Where Did ‘Stogie’ Come From?

The word “stogie” can be used in different ways by different people. While some use it as a catchall synonym for cigar, others reserve the term for cheap or low-quality cigars. This confusion can cause an awkward situation if you refer to a friend’s $20 stick as a stogie. At the end of the day, both definitions of stogie are acceptable according to the Merriam-Webster dictionary, but it is still a word with an interesting history and evolution.

To trace the meaning of stogie, you have to go back to the 1800’s, when covered wagons were traversing the country and discovering the new frontier. These covered wagons were referred to as “Conestoga wagons,” since they were usually manufactured near Conestoga, Pennsylvania. As these wagons grew in popularity, their name slowly became associated with characteristics of the drivers just as much as the wagons themselves.

Covered Wagons
Conestoga Wagons – aka Covered Wagons

Borrowing from the second half of “Conestoga,” the word stogie initially referred to the thick, durable shoes that wagon drivers wore. In fact, that still stands as the primary definition of the word today. But eventually, “stogie” began to shift to other common attributes of wagon drivers, such as the cheap cigars they were often seen smoking. Characterized by their long, slender construction, these cigars were a favorite of wagon drivers from all corners of the country, not just Conestoga.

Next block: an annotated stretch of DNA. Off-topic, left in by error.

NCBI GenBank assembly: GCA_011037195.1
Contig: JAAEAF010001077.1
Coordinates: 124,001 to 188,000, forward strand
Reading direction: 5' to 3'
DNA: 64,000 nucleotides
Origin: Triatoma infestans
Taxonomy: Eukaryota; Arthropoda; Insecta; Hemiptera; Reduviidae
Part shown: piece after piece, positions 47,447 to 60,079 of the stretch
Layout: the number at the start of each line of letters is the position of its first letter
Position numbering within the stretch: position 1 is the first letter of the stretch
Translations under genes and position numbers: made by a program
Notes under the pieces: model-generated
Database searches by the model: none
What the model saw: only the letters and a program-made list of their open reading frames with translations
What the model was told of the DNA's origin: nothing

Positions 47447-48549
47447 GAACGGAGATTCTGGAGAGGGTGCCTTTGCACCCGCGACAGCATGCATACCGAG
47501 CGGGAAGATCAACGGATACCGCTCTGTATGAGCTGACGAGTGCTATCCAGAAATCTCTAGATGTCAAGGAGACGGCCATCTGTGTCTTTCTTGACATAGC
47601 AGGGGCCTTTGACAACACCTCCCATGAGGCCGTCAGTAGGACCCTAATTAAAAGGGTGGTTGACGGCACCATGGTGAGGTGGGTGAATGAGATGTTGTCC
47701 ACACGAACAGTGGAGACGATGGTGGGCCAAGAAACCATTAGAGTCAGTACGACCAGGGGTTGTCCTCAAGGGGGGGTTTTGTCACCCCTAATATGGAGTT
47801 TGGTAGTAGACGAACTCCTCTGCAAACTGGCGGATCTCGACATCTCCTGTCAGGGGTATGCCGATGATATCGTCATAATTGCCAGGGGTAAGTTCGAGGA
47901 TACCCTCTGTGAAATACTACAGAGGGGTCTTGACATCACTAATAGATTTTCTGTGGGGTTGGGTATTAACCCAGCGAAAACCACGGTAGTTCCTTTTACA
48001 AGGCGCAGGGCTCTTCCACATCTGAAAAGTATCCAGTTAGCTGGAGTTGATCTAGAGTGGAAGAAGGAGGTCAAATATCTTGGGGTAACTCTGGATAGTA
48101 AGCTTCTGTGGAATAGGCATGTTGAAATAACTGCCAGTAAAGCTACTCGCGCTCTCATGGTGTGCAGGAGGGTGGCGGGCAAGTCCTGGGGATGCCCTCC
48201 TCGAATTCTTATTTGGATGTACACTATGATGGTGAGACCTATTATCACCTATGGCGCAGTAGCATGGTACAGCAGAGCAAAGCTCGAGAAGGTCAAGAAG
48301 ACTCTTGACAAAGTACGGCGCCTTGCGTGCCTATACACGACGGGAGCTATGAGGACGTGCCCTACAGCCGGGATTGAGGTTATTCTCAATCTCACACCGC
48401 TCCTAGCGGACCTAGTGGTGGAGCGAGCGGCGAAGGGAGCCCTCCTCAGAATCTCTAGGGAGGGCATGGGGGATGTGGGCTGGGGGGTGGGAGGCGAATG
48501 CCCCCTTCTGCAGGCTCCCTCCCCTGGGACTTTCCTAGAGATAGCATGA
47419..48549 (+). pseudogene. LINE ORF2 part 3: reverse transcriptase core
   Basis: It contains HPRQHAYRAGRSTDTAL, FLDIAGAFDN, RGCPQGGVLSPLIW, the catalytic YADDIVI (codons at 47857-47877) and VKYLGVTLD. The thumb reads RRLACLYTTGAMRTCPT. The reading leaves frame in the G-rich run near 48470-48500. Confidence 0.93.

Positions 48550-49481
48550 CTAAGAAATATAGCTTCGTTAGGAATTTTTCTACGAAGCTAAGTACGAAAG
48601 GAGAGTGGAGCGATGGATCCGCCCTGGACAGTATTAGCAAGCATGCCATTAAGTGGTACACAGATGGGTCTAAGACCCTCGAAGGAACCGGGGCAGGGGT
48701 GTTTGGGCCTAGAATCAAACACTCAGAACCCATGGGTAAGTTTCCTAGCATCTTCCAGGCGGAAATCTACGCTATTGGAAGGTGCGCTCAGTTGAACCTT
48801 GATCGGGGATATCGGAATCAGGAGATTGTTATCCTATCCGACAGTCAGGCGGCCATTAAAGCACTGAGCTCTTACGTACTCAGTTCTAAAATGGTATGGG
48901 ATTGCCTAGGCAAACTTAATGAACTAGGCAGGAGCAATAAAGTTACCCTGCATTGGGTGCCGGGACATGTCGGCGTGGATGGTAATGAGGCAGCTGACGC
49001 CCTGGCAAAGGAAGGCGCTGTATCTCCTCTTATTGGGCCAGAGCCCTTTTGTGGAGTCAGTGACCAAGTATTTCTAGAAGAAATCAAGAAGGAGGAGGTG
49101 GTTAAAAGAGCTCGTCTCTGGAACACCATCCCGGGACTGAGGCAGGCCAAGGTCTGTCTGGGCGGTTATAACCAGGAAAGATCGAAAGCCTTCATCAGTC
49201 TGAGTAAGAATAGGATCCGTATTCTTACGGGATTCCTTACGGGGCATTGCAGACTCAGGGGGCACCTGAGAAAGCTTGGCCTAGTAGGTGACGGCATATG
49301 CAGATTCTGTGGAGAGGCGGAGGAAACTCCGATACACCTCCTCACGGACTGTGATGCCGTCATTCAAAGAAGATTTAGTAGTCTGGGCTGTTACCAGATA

Today, the word stogie is almost universally avoided by modern day cigar companies, likely due to the word’s connotations of poor quality. Still, when referring to a stick that requires no special occasion, or a bundle of cigars that you don’t mind sharing with friends, stogie certainly has its place.

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